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Molecular & Cellular Analysis Technologies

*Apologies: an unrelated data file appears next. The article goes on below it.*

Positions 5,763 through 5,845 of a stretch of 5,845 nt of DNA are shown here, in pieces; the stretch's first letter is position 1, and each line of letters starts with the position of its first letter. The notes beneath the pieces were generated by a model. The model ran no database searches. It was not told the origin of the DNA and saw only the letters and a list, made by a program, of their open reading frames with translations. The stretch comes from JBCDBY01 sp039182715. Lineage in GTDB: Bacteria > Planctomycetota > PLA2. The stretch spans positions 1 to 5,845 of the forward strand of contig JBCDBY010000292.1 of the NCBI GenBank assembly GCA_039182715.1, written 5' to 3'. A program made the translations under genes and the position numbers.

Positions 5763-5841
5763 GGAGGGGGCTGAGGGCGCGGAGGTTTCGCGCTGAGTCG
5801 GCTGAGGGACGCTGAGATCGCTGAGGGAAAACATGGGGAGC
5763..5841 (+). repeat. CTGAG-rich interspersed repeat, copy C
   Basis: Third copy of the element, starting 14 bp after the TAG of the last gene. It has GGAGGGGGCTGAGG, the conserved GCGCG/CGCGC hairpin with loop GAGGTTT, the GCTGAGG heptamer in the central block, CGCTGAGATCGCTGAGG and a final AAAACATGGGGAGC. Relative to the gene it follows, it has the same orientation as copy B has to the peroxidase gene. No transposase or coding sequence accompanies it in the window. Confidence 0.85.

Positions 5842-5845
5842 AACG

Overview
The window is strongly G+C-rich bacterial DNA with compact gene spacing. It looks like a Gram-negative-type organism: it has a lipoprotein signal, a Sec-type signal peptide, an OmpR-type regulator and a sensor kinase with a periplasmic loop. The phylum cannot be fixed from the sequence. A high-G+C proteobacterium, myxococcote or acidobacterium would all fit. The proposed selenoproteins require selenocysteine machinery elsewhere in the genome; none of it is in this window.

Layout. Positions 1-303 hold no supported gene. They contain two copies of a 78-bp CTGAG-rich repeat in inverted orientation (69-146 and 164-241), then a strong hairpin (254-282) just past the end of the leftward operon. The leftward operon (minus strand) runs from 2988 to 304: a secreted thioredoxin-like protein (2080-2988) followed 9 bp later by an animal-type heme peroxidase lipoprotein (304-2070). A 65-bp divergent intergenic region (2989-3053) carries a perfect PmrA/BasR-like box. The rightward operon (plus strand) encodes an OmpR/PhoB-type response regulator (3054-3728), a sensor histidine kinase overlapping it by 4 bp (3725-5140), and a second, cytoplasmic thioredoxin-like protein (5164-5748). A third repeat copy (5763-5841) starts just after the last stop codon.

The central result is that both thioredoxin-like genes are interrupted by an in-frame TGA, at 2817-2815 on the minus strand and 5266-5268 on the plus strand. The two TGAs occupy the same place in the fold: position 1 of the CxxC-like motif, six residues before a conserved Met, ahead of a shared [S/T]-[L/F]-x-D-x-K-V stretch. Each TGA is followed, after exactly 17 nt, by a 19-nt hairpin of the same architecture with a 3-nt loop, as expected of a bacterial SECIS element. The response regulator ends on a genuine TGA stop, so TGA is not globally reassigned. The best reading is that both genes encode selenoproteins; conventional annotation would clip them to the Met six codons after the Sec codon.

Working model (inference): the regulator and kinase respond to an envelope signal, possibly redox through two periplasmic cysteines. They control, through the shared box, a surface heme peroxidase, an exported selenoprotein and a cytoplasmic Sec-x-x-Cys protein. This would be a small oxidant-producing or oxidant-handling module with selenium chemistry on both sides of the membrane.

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The ability to rapidly re-sequence a genomic region or to determine the differential expression profile of a large number of genes that are potentially implicated in cancer development will be extremely valuable for the cancer researcher. There is a tremendous amount of DNA sequence information being generated by the CGAP and human genome programs, more than can be effectively analyzed and then represented in contemporary 'chip' style re- sequencing or expression arrays. This severely limits the number of clinical samples that can be thoroughly inspected. We propose to construct dedicated arrays which have immediately reconfigurable gene sequences identified and designed by computer. This phased innovation award will answer the following questions: 1) Can the array design software, Digital Optical Chemistry (DOC) chip manufacturing device, the MAGNA/HIC readout device, and analysis/gene network software be constructed and ruggedized for routine analysis of cancer samples to differentiate cancer non-cancer cells and their progression by gene expression profiling and chip based resequencing? 2) Can the customizable arrays made possible by the DOC approach be continuously expanded and improved as new genomic data is amassed to generate chips dedicated to analysis of different cancer cell types? 3) Can candidate cDNA sequences (CGAP) and larger genomic regions identified by computer analysis such as Virtual Expression Array calculations be re-sequenced to identify informative gross variations down to SNPs in cancer patient populations to identify new oncogenes or tumor suppressor genes? The specific aims of this program are: 1) To develop bioinformatics tools for the identification and ellucidation of candidate cancer related genes including software for the design, readout and analysis of gene expression and re-sequencing arrays; 2) to develop and complete a Digital Optical Chemistry (DOC) array fabrication unit capable of synthesis of at least 100,000 custom oligonucleotide array members on a single chip with the capability of rapidly constructing chips with different arrays every 2 hours; 3) to develop and construct a custom DOC readout system by modifying/replicating an in-house developed hyperspectral imaging microscope; and 4) the integration of the entire system of software and hardware for the design, fabrication, and data analysis of DNA microarray chips and their subsequent testing on clinical samples relevant for cancer research. The testing of the integrated system for use in mutation detection, SNP discovery, allelotyping, and expression analysis will progress to use archival and prospectively collected cells from biopsies and fine needle aspirates that have been purified with the new laser capture microdissection system. This will integrate our system with current major technologies to produce a tool that should be widely available in translational and clinical trials cancer research.